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The InteLex electronic edition of The Collected Letters of W. B. Yeats includes all of the known letters of the great Irish poet, dramatist and statesman. Most appear here for the first time.
The Collected Letters of W. B. Yeats decisively changes the landscape not only of Yeats scholarship, but of the study of twentiethth century English literature and history. Yeats was a central figure across and beyond the arts in England and Ireland for a period of fifty years. His interests and acquaintances serve to define the era.
In the ongoing print edition of The Collected Letters published by Oxford University Press, three of the projected twelve to fifteen volumes have been issued. The remaining volumes of the edition will be published in print over the next decade.
The InteLex electronic edition of The Collected Letters of W. B. Yeats contains, complete, the three volumes of The Collected Letters which have appeared in print.
In addition, the collection includes all of the letters from the remaining eleven (unpublished) volumes, with dating information (so far as this is known), but lacking the full annotation for which the printed volumes are justly famous. Scholars will therefore have immediate access to the primary texts of the complete edition even while the final editing and annotation for the greater part of it remains in progress.
Yeats, W. B. The Collected Letters of W. B. Yeats. Edited by John Kelly, Eric Domville, Warwick Gould, Ronald Schuchard, Deirdre Toomey et al. Oxford: Clarendon Press; New York: Oxford University Press, 1986-.
A total of 7,378 new letters are featured in the database. Of these, 88 are newly discovered letters belonging to the 1865-1904 period covered by the three published volumes. The remaining 7,290 letters belong to the 1905-1939 period which will be published in print and with full annotation in future volumes of the edition.
Particular note should be made of the fact that the unannotated letters have not received final vetting (which will occur only as they are annotated prior to print publication) and are therefore published here in beta form. Some errors of transcription and of dating may therefore remain within this beta group of letters (although many seemingly obvious errors are in fact Yeats' own sometimes bizarre spelling).
As new volumes of the annotated letters are issued by Oxford University Press in print, they will be added to the electronic edition at a year's remove from their appearance in book form. At the same time, any newly discovered letters will be added to the electronic edition and corrections and additions made, both for the existing printed volumes and for the beta group of remaining unannotated letters.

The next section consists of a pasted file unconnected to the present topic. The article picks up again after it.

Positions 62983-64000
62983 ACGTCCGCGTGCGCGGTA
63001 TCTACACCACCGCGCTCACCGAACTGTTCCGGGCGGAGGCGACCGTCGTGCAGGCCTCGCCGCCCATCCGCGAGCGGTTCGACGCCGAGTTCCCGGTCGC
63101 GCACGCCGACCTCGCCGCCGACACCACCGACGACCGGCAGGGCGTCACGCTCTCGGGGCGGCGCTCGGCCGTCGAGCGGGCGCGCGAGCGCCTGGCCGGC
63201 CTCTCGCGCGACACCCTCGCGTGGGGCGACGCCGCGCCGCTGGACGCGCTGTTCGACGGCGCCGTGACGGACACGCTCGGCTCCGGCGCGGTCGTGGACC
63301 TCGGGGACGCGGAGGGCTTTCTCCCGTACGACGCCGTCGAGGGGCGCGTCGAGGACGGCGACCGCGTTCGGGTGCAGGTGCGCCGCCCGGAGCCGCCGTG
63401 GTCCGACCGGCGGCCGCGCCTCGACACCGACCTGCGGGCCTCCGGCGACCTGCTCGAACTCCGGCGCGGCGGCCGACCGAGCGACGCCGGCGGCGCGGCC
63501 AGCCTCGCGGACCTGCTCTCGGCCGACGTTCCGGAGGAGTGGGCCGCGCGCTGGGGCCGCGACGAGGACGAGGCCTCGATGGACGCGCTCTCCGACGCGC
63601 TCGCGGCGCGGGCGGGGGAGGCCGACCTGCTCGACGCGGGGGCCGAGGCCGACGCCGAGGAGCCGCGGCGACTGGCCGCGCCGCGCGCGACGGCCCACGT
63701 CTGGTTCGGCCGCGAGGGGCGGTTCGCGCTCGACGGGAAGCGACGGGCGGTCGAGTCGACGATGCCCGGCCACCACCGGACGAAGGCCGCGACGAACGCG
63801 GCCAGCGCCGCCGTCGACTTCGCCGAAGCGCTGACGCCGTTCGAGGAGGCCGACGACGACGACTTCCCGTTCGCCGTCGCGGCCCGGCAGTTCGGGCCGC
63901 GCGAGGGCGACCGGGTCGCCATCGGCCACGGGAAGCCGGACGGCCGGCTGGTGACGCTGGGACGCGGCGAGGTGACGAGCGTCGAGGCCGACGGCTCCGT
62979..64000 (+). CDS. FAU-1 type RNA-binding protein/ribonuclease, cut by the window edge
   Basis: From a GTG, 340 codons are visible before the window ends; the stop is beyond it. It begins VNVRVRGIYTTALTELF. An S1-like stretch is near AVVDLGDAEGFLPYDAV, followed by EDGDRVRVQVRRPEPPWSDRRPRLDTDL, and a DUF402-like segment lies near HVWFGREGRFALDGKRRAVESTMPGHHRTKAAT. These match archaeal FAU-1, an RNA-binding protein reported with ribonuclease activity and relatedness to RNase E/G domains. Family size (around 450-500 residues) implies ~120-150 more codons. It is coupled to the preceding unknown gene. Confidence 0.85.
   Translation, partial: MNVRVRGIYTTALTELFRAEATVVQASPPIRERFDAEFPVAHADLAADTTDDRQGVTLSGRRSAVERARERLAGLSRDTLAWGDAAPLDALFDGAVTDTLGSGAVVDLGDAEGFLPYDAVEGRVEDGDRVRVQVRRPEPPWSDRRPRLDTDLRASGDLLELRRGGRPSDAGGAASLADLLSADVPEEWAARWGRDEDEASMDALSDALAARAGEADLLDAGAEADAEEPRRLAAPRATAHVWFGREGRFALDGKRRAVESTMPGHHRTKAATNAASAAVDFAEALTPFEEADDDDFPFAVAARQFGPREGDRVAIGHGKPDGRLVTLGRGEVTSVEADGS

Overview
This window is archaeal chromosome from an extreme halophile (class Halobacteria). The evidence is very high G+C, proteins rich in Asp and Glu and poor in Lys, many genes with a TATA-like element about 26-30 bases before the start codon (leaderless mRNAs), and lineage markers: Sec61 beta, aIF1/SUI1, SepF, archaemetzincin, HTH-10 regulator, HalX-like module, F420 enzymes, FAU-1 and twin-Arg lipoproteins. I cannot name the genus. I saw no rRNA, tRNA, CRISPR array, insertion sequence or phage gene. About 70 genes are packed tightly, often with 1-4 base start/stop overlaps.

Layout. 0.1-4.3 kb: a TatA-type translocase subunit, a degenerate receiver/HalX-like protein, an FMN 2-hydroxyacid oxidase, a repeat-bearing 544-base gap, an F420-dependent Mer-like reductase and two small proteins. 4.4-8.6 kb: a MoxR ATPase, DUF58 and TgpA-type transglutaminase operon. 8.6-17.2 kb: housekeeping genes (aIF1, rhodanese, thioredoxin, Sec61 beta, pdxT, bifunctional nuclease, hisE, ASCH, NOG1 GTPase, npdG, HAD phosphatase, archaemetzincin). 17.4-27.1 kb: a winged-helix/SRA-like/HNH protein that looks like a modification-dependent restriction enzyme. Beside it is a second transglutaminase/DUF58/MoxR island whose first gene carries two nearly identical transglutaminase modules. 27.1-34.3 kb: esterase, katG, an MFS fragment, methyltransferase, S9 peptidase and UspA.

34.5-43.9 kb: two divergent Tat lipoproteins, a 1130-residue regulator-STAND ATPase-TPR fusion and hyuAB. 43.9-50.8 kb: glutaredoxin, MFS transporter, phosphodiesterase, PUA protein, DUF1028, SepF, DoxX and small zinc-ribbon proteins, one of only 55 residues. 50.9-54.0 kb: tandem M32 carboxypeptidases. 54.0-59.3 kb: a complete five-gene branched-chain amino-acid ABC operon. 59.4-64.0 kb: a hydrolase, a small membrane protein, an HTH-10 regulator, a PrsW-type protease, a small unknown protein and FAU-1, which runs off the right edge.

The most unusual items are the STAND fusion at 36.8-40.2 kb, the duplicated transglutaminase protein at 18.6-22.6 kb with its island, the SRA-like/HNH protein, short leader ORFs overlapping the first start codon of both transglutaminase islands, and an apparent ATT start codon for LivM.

In this way, upgrades to the database will be made at regular intervals until all the annotated volumes are available, both in print and in electronic form. At the same time, these regular upgrades to the database will continue to augment the existing print volumes with new letters as they are discovered and with new information as it is gained.
In this first appearance of the database, the 88 recently discovered letters belonging to the 1865-1904 period (covered by the three volumes in print) have been added in their proper sequence with their annotation. References (which are supplied for every paragraph of the electronic edition where a printed parallel source exists) are made in the case of these additions to the page where such a letter would have appeared in the printed volume. For example, a letter added in a chronological sequence beginning in the printed edition at page 149 of Volume 2, would have the following reference line in the electronic edition: "This letter would have appeared in II.149."
The general editor of the edition is John Kelly, St John's College, Oxford. Volume one is co-edited with Kelly by Eric Domville, University of Toronto. Volume two is co-edited with Kelly by Warwick Gould, University of London and Deirdre Toomey, Research Editor of Yeats Annual. Volume three is co-edited with Kelly by Ronald Schuchard, Emory University.
Magnificent. . . . The detail is immense and spot on, so that the footnotes read as a continuous, densely peopled, unfailingly informative documentary on the life and times of the sedulous correspondent... the start of an edition that is going to be one of the great publishing events of the decade.